Samsung posts RECORD profits, but execs drip cold sweat over 2013
Can't have a 75% profit spike every year, eh?
Samsung urged a note of caution for the future, despite announcing bumper profits for the last three months of 2012.
The two big drivers that powered the Korean super-manufacturer to record revenue of 56.06 trillion Korean won ($52.7bn, £33.3bn) at the end of 2012 are showing signs of decelerating. Samsung execs expect cooler markets and slower growth in 2013. Revenue was up 7 per cent on Q3 and up 19 percent on the same quarter the year before.
Samsung's net profit rose to 7.04 trillion won ($6.6bn, £4.2bn) - up a heady 75 per cent from 4.01 trillion won ($3.7bn, £2.4bn) in the same quarter a year earlier. Net profit was up 7 per cent from Q3.
Chips and smartphones were sectors where Samsung made a killing in the Christmas quarter. But these two big engines of Samsung's record Q4 2012 profits show signs of slowing down.
Profit pressures on chips and mobes
Chip and component sales showed pressure from the shrinking PC market, and it's expected that Samsung may lose one of its key contracts in the mobile and tablet market. Apple is expected to shift its contract for iPhone and iPad chips away from Samsung as rivalry between the two gets more intense.
In the mobile sector, Samsung has been rampantly successful and is by far the biggest manufacturer of smartphones in the world. But the explosive growth of the mobile and tablet market is expected to become more measured which means that returns in the sector will lessen.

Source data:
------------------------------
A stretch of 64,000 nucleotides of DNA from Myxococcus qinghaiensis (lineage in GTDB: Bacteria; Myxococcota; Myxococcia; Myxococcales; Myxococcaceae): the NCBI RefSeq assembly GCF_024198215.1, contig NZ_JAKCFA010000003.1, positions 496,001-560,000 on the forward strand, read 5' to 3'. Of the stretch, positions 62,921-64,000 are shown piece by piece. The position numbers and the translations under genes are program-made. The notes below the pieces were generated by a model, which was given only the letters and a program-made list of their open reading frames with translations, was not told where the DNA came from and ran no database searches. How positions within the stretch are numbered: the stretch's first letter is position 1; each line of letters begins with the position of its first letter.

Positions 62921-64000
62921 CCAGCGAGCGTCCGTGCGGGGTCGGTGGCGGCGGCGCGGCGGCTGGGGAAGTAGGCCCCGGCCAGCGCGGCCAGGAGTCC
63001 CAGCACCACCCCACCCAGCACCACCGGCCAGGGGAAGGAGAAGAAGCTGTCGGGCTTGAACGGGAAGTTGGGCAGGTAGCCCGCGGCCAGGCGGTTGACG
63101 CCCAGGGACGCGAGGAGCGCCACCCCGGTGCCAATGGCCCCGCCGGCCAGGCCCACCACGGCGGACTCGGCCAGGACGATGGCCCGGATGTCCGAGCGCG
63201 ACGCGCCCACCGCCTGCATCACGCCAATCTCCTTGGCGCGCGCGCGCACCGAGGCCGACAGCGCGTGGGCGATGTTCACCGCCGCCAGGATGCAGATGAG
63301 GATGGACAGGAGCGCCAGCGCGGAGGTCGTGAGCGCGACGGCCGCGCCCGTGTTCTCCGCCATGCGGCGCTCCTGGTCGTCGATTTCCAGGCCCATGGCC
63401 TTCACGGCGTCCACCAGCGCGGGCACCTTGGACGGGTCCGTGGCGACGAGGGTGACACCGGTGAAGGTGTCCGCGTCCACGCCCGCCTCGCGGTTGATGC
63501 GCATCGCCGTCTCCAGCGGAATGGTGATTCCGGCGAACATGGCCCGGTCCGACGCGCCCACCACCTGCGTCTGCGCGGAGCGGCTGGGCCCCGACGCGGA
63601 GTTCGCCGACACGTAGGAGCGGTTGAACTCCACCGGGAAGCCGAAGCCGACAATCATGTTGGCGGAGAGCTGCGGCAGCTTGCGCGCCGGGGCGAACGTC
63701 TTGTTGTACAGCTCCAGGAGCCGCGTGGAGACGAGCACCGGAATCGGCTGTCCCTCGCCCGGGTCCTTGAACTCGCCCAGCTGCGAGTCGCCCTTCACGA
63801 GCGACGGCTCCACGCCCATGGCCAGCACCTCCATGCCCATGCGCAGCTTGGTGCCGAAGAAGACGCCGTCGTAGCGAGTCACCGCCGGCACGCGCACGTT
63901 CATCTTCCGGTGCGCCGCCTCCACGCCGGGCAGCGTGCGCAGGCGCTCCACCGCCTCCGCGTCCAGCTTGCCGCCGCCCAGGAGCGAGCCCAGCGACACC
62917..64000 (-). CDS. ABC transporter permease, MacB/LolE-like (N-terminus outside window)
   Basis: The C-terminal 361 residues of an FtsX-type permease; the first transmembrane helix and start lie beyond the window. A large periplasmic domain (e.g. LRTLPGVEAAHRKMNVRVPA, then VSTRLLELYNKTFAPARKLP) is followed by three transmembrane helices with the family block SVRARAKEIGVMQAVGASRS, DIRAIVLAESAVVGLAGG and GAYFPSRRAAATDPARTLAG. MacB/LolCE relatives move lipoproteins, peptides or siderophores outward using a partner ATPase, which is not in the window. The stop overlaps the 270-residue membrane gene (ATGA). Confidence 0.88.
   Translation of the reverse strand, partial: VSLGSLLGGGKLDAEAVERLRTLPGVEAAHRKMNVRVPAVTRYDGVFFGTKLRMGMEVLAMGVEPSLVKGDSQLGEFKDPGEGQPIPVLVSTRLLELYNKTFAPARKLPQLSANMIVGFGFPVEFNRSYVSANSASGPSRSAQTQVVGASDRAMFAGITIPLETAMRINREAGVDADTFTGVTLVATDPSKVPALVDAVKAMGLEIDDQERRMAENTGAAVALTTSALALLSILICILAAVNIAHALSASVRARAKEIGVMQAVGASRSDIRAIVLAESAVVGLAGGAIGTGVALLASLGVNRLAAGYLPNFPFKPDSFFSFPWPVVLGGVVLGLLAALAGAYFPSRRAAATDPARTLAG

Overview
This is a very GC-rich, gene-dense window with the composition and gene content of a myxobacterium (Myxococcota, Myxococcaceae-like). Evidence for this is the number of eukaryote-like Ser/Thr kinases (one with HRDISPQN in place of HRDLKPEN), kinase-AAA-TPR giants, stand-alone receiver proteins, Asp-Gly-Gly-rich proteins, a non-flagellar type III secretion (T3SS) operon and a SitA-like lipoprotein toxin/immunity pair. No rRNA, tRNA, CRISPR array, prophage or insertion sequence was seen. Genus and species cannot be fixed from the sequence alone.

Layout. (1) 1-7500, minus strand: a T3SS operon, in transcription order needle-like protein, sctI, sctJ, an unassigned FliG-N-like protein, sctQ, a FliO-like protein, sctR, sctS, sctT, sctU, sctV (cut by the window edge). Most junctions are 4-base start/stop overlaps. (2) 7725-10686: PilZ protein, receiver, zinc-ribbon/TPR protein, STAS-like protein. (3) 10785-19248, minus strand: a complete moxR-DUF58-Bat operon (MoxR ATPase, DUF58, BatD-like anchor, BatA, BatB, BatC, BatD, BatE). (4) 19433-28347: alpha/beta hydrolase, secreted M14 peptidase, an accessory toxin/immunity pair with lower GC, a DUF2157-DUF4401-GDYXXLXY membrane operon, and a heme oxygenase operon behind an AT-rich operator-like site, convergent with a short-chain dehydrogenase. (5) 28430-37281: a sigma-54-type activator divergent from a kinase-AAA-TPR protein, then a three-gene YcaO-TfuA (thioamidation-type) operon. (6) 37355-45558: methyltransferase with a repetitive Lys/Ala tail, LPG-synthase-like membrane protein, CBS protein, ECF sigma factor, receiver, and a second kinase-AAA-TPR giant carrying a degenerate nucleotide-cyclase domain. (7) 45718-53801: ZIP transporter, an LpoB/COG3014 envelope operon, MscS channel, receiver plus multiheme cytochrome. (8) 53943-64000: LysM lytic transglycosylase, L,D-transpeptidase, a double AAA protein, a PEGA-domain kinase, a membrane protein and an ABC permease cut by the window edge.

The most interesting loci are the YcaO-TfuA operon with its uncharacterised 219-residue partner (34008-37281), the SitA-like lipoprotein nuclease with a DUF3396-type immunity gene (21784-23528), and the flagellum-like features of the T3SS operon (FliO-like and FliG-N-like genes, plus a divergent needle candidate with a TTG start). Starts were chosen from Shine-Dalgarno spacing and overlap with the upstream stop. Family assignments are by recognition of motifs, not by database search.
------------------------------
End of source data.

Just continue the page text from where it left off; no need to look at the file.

The booming area for mobile is likely to be in emerging markets for low and mid-end products where profit margins are tighter.
A squeeze on profits from Samsung's mobile sector was already visible this quarter: though sales were up quarter on quarter - rising 4 per cent to 27.23 trillion won - operating profit was down. Operating profit fell 3.4 percent to 5.44 trillion won, compared to the three months before, showing that margins are already constricting in this sector.
Strong product mixes have kept Samsung afloat in even difficult areas of consumer electronics, such as LCD screens and consumer electronics. High-end fridges did well in the US; cheaper TVs did well in Africa; and LCD screens sold strongly in China. But while the company is in good health, Samsung is holding its total investments in 2013 steady at 2012 levels - a contrast to previous years where it ramped up spending, and a sign of caution about the year ahead. ®
Samsung [005930, Korean Stock Exchange] Q4 2012 results
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